Have you read this book?
Conan of the Isles, by by L. Sprague de Camp, Lin Carter, was first published in 1968 and is the last book (book 12) of the “original” Lancer/Ace Conan series.
Conan has been ruling Aquilonia for some twenty years, and has consolidated his power and neutered his enemies. Aquilonia has flourished under his rule and Conan finds himself tired of the life of a king and nostalgic for his old days of adventuring. His wife Zenobia is dead, having passed in childbirth, and his oldest son, Conn, is now twenty years of age.
When Aquilonia comes under attack from mysterious “red shadows”, sorcerous apparitions that appear to be kidnapping his subjects, Conan receives a vision from the mage Epemitreus who tells him he must abdicate his throne and head west, past the horizon, to an unknown land where descendants of Atlantis still ply elder sorceries. The hunger of the god the Atlanteans worships is growing and could eventually threaten to engulf the world. So Conan passes his crown to his son and begins his last recorded adventure.
With the help of Sigurd Redbeard, a comrade from Conan’s old days as a pirate, he secures a ship and sails into the unknown West. Conan has no intention of dying of old age in a bed surrounded by grandchildren.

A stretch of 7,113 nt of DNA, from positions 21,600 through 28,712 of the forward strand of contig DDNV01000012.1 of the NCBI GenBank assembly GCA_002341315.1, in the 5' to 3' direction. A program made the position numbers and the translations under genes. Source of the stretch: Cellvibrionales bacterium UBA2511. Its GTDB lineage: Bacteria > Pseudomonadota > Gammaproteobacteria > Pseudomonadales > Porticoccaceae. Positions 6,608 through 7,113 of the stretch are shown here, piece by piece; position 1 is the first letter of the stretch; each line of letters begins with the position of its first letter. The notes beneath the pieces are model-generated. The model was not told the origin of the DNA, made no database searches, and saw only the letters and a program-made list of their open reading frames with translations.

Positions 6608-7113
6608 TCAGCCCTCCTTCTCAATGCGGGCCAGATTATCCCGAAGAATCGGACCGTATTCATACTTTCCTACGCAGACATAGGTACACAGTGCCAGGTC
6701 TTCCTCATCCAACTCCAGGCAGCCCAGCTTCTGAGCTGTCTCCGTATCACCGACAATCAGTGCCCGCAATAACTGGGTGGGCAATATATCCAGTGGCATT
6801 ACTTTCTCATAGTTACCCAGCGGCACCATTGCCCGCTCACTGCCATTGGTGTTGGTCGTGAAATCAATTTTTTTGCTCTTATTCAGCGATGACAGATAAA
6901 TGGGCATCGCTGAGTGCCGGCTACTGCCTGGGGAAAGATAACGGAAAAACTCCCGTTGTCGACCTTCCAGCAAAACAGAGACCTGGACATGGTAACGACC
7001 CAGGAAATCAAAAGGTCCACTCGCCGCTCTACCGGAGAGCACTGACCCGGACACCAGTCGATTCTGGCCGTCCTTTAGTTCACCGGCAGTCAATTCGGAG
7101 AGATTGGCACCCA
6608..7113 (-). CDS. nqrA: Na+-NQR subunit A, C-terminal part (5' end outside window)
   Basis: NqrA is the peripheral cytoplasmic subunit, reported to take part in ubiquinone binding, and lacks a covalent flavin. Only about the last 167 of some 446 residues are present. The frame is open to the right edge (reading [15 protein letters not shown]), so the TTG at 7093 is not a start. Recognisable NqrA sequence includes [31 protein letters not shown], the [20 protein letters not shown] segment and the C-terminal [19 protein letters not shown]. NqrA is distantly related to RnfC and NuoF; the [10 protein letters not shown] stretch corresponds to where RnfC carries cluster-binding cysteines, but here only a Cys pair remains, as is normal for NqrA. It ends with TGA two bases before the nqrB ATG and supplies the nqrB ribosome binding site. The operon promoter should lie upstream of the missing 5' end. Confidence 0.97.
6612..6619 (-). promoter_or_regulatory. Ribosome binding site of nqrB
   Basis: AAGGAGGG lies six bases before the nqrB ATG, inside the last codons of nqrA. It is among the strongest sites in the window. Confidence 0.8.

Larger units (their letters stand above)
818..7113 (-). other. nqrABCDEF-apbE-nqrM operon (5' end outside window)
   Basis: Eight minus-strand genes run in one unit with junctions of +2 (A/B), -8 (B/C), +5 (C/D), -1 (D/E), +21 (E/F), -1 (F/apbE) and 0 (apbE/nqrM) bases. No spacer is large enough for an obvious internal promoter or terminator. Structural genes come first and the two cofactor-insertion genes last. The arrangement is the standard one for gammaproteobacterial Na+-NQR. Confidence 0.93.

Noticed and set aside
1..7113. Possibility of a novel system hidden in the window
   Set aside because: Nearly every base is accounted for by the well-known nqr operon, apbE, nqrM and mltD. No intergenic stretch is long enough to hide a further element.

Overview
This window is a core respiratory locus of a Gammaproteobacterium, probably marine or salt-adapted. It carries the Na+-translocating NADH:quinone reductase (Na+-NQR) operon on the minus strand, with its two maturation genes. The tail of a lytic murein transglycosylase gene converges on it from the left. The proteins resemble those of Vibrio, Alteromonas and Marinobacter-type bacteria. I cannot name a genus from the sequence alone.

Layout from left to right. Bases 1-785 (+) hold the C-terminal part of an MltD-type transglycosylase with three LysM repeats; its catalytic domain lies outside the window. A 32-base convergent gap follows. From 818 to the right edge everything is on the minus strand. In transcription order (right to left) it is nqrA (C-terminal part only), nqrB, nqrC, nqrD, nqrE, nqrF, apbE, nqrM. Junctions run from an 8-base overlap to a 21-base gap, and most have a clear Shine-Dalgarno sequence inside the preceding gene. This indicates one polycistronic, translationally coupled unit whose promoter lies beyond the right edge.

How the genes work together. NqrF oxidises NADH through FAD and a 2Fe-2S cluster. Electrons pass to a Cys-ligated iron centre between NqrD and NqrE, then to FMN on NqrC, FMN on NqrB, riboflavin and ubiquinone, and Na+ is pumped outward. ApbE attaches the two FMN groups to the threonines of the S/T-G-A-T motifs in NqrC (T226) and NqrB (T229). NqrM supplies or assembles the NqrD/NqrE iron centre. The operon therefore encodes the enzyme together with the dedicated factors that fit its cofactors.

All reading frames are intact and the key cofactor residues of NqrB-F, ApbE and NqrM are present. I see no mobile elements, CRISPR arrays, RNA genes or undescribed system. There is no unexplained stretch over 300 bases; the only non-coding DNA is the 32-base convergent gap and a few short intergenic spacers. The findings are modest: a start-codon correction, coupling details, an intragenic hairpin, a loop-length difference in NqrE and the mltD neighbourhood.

Now in his 60s, Conan isn’t the figure of physical prowess he used to be, although his strength and stamina are still superhuman. Carter and de Camp had been around Conan enough by the time they wrote this that they understand what it takes to deliver a Conan tale.
The ending leaves the door open for further adventures, but although I’ve read my share of Conan stories, I don’t recall another one feature Grandpa Conan.
There’s a ton of Conan stuff out there, but I think the best and truest are the 12 books first published in the 1960s. Well worth a revisit, or a first-time read if you’ve yet to have the pleasure.Share